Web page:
Our whirlwind adventure in Uruguay ended at 21:31 as the boat pulled away from the dock, but honestly I don’t know when to “start” our Argentine adventure, it certainly didn’t begin on the bumpy boat ride at 21:31. If there is one country we’ve been looking forward to to the most in South America, it has been Argentina. Tango, yerba mate, chocolate and Patagonia, every time we opened the guidebook to Argentina we found another “must do”. Really our adventure started the first time we opened the guidebook and fell in love with our idea of the country.
We had very high expectations of Buenos Aires, but then again, who wouldn’t? Joined by Danny’s parents for a week of beef, tango and shopping, we were excited to finally be there. Called the “Paris of South America”, it truthfully neither feels like Paris or South America. Buenos Aires has it’s own distinct character. You can’t put a finger on it, but it doesn’t feel like Paris, Rome, Madrid or London and yet it feels very European. And then again, you can close your eyes and feel the rhythm and feel only the Latin America. If you go expecting Paris or South America you’ll be disappointed. Buenos Aires is Buenos Aires.
Modern and yet traditional, the city seems to function in a grey area. Grand European architecture sweeps through the older neighborhoods and yet a few blocks away a modern minimalist high rise towers over the old port. Delicious and enormous cuts of steak and yet no sidewalk cafes to be seen. One of the oldest subway systems in the world, still running wooden cars, and modern “art”-chitecture like the women’s bridge. Colorful indigenous patterns and well heeled socialites. At times it felt like being on the streets of Montmartre in Paris; artists, musicians, puppeteers and incredible markets enticing you to spend the day with them while the next moment you’re on a train car with a very vibrant salesman selling gym socks, gum, hooks for the bathroom and toilet paper. It was an incredible confusion of old and new, of European and American cultures clashing together to form this place called “Good Airs.”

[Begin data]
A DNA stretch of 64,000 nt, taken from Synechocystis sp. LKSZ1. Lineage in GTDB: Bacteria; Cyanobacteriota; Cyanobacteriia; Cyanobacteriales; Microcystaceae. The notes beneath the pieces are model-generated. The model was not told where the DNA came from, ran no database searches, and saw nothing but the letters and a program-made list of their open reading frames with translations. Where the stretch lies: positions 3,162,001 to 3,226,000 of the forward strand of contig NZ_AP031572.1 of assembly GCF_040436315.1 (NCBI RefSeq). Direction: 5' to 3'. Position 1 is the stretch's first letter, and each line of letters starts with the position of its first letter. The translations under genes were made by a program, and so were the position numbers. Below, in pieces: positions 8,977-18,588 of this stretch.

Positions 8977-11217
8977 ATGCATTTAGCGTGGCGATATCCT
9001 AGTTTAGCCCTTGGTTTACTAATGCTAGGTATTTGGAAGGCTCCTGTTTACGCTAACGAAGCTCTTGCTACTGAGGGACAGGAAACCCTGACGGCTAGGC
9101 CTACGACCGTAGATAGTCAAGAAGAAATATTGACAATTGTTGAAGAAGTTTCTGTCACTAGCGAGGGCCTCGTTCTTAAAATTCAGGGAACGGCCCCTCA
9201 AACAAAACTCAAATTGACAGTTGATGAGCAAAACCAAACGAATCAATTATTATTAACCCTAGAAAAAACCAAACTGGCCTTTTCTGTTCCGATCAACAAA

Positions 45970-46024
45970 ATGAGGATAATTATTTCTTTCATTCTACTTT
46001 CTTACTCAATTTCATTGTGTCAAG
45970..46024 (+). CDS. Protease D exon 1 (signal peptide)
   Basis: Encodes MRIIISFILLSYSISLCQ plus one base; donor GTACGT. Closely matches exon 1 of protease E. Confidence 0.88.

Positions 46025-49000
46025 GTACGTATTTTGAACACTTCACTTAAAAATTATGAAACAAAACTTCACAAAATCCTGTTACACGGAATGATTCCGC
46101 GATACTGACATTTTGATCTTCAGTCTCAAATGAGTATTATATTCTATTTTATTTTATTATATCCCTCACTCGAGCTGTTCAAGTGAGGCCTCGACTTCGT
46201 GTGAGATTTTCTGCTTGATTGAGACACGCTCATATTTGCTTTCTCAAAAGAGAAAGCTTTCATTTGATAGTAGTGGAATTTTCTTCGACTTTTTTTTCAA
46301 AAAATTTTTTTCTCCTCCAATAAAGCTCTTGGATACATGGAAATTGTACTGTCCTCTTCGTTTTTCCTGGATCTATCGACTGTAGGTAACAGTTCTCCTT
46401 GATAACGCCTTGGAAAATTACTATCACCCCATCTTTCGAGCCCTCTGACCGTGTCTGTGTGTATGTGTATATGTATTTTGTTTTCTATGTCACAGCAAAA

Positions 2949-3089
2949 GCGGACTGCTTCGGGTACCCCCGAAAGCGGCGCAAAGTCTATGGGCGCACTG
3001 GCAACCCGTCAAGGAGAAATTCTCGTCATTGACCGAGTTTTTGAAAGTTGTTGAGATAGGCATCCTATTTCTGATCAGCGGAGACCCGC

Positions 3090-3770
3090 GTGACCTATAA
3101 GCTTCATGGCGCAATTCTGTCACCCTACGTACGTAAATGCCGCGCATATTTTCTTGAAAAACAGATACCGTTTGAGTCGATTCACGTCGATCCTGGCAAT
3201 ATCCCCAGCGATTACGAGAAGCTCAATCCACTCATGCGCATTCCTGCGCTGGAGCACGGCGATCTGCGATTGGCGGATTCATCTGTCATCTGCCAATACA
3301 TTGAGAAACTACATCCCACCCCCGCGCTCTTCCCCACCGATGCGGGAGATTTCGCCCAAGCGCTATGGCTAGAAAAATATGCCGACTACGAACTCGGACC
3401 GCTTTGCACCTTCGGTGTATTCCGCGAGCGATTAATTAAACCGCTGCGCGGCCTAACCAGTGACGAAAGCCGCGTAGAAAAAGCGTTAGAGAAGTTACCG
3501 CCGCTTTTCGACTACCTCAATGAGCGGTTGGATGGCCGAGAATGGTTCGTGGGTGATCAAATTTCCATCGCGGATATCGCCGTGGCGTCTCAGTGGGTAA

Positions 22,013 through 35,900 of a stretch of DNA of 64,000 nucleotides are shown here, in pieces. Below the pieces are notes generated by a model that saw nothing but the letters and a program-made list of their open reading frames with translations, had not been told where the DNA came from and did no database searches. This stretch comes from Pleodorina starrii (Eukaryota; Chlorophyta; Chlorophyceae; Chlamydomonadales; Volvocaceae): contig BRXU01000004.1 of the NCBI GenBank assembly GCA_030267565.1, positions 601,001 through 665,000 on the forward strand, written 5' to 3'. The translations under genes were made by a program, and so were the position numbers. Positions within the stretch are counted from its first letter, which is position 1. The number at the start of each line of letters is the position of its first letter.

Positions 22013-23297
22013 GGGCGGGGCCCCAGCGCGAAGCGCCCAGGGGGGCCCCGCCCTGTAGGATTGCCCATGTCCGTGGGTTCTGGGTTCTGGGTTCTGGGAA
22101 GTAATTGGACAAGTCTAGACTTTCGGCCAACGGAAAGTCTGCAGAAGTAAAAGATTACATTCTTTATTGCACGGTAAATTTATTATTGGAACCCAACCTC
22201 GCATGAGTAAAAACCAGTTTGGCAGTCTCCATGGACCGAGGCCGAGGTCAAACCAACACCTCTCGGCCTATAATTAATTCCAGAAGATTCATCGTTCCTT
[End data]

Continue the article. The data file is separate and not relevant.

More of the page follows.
So it wasn’t Europe and it wasn’t South America, which in the end was very good. Danny’s mom and I spent countless hours perusing the markets, buying way more than we had space for, but feeling like every purchase was a bargain and very “worth it”. We taste tested the ice cream shops and decided that Volta had better texture but Freddo’s had better flavors. We walked from end to end probably half a dozen times, even getting caught in a never ending thunderstorm before giving up on staying dry and hoofing it back to the apartment. It was a week of delicious food, incredible wine, great shopping, and oh yea some very interesting attempts at Spanish.
Watching the requisite Tango show, which truthfully I was very excited about, I couldn’t help but be intrigued by the dance. Sexy and passionate like meringue or samba and yet so crisp and precise, Argentine Tango is all about the tension. In the span of one song, the dancers fight, they play and they make love. Maybe the dance is more than just a symbol of the city. Maybe the city itself is a tango, a dance of passionate tension.